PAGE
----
Last week Malacañang insisted that the government is doing what it can to solve the power shortage in Mindanao.

“It is not as if people are just standing idly by. They are making a solution because the power shortage is no joke,” one of the President’s spokesmen said.

We are sure the people in Mindanao who suffer every time the power goes out do not consider the shortage as a joke either.


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  1. Anima A. Agrava on

    The administration of President Benigno Aquino began more than 3 years ago and will be 4 years in the saddle on July 1 2014. Up to now there is now real energy and power supply plan/ The latest news from DENR, Neda, etc. is that the plan will be available only in September.
    What is President Aquino and his Cabinet officials trying to do? Replicate the Dark Years of brownouts and blackouts nationwide during the presidency of his beloved mother President Corazon Cojuangco Aquino? I respect and even love the late President Cory but I also honestly also blame her and her administration for allowing the country’s power situation to go to seed.
    Her hatred of Marcos made her drop all the energy projects of the dictatorship and her people, including Joker Arroyo, Rene Saguisag, Jesus Estanislao, the late Jaime Ongpin, etc., were either too afraid of her anger or completely in agreement with her subjective and anti-development outlook with regard to electricity and the power supply. The result is the corrupt and very expensive ban-aids in solving the power crisis under President Fidel Ramos–and today’s situation.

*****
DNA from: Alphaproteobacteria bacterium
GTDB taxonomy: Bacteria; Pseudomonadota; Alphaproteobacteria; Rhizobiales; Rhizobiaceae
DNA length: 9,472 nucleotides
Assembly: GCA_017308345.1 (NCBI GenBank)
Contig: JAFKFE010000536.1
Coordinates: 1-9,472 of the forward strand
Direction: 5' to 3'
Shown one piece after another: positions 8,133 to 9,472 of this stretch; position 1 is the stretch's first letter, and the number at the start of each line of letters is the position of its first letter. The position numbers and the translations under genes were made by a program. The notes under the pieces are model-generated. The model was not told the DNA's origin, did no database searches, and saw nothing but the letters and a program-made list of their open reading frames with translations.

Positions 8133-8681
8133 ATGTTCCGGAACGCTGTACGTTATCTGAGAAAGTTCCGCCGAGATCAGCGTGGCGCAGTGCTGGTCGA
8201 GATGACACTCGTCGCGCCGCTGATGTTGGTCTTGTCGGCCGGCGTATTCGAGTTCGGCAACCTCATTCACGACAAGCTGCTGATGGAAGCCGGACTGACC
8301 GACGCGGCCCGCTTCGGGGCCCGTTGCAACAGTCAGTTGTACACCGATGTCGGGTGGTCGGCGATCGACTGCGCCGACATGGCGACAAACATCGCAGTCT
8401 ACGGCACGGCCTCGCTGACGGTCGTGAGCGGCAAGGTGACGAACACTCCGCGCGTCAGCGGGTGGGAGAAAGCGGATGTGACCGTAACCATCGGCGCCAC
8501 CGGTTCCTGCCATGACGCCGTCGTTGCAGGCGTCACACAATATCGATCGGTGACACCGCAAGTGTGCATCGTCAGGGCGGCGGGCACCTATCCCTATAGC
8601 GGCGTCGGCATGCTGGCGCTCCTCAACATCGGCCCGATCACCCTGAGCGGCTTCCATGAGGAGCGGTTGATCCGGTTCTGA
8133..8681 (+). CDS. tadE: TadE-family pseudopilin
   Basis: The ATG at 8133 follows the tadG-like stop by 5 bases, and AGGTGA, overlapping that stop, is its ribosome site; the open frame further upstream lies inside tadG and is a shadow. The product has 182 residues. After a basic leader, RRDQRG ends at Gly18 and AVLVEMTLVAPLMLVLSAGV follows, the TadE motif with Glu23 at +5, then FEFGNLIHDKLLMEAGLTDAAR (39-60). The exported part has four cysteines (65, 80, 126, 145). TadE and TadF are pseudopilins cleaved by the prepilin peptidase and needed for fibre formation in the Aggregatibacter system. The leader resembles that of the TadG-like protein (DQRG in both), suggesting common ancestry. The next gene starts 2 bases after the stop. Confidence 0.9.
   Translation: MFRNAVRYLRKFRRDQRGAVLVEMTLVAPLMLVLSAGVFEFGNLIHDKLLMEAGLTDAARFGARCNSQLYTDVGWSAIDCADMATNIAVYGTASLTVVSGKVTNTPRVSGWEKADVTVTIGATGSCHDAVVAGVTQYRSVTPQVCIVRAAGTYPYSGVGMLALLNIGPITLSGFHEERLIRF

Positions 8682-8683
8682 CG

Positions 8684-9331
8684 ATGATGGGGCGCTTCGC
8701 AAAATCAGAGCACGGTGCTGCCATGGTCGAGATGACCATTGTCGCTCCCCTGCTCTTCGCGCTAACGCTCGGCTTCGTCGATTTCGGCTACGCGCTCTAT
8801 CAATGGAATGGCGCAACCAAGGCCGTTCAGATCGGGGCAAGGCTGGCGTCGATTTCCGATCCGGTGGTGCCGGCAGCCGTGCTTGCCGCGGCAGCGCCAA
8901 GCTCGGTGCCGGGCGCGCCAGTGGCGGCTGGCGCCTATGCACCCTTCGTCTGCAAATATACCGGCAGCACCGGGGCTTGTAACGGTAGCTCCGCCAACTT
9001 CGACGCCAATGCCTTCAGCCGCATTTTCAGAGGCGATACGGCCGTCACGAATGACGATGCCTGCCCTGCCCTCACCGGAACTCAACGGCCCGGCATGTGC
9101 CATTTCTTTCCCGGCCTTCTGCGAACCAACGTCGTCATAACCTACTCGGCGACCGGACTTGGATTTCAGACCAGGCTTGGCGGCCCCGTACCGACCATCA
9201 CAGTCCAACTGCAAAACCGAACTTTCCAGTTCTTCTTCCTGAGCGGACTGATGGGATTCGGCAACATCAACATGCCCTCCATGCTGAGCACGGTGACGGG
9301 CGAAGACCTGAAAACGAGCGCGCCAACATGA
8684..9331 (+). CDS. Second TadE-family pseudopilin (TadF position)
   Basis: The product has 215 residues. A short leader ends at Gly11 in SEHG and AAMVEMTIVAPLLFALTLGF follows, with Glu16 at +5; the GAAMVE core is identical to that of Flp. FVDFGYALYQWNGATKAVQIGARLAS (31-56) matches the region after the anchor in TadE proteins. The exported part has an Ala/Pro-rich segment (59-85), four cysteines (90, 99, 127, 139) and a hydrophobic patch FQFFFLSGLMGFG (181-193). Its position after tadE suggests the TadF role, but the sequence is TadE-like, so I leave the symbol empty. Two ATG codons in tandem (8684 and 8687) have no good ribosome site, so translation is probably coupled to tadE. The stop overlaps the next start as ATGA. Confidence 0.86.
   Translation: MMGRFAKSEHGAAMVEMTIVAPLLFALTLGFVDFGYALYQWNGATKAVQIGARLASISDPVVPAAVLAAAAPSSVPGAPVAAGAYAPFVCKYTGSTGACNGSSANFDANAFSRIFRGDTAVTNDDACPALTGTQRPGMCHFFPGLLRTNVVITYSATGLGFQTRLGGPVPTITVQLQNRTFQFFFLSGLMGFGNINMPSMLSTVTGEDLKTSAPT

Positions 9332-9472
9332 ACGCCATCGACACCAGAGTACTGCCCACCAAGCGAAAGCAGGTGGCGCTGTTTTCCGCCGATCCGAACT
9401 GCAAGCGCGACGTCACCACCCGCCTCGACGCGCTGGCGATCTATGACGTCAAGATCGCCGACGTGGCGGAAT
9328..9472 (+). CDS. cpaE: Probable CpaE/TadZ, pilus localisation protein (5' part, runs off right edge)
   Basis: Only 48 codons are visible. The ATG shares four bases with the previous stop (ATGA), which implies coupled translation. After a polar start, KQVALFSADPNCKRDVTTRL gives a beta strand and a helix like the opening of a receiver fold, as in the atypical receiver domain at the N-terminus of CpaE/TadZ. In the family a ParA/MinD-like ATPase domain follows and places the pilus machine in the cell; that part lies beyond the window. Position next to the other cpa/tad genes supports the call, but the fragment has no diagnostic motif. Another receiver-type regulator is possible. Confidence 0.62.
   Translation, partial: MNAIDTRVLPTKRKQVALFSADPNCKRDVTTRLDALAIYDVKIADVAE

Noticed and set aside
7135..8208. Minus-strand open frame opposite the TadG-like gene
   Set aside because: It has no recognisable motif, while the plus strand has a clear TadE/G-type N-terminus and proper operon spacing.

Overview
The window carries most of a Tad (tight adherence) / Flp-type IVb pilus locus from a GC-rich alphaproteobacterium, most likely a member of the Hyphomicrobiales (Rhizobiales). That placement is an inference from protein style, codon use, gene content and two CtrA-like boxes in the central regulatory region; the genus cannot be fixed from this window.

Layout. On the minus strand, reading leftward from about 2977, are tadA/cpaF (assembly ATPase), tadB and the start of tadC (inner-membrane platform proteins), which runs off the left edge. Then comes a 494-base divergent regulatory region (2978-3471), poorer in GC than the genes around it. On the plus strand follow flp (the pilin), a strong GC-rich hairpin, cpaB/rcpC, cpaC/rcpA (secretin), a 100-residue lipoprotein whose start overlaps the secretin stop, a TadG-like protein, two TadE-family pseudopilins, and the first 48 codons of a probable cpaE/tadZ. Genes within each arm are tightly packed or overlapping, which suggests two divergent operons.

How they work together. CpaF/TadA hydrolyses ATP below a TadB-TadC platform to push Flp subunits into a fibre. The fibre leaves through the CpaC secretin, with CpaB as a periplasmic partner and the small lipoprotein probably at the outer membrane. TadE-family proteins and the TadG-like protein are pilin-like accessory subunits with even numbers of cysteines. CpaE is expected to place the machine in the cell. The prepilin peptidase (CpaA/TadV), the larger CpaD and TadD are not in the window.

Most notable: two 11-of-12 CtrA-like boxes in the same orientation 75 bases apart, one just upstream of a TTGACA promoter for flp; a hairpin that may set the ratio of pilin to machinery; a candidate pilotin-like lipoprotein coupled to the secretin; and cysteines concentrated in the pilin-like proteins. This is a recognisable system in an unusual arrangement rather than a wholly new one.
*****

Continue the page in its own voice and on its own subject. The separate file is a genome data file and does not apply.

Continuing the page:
She handed over Meralco back to the Lopezes without asking them to pay for their huge debts to the government. The generation today don;t realize that when Marcos, using his brother-in-law Kokoy Romualdez, took over Meralco, the power generation and transmission monopoly had massive debts to the Philippine government (because they had behest loans from DBP and largesse from other government fund sources).
    President Cory’s administration should have told her technocrats to get large power plants built since she and they hated the Bataan nuclear plant so much.
    But she and her men did not.
    President Benigno Aquino seems to be averse to the pro-life, pro-God, pro-Church legacy of his mother. Maybe the only Cory policy he is emulating is inaction on the power crisis!

    • Hinrich Himmler on

      before you blame Aquino admin, blame first the ramos, estrada and the infamous arroyo regime before you go directly blame aquino? didnt you know that a 300MW is coming close to operate by 2015? are you not updated on the DOE program being implemented in Mindanao like the ILP and IMEM in order to have an alternative short term solution? Read first..

  2. Naku pooo! Sa galing galing ay mababa ang electricity bills ng mga taga Mindanao at sa pagpasok ng private firm ie SALIM’s group at EPIRA LAW na kaakibat nila e patay-patayan po ang mga mamamayan sa Mindanao.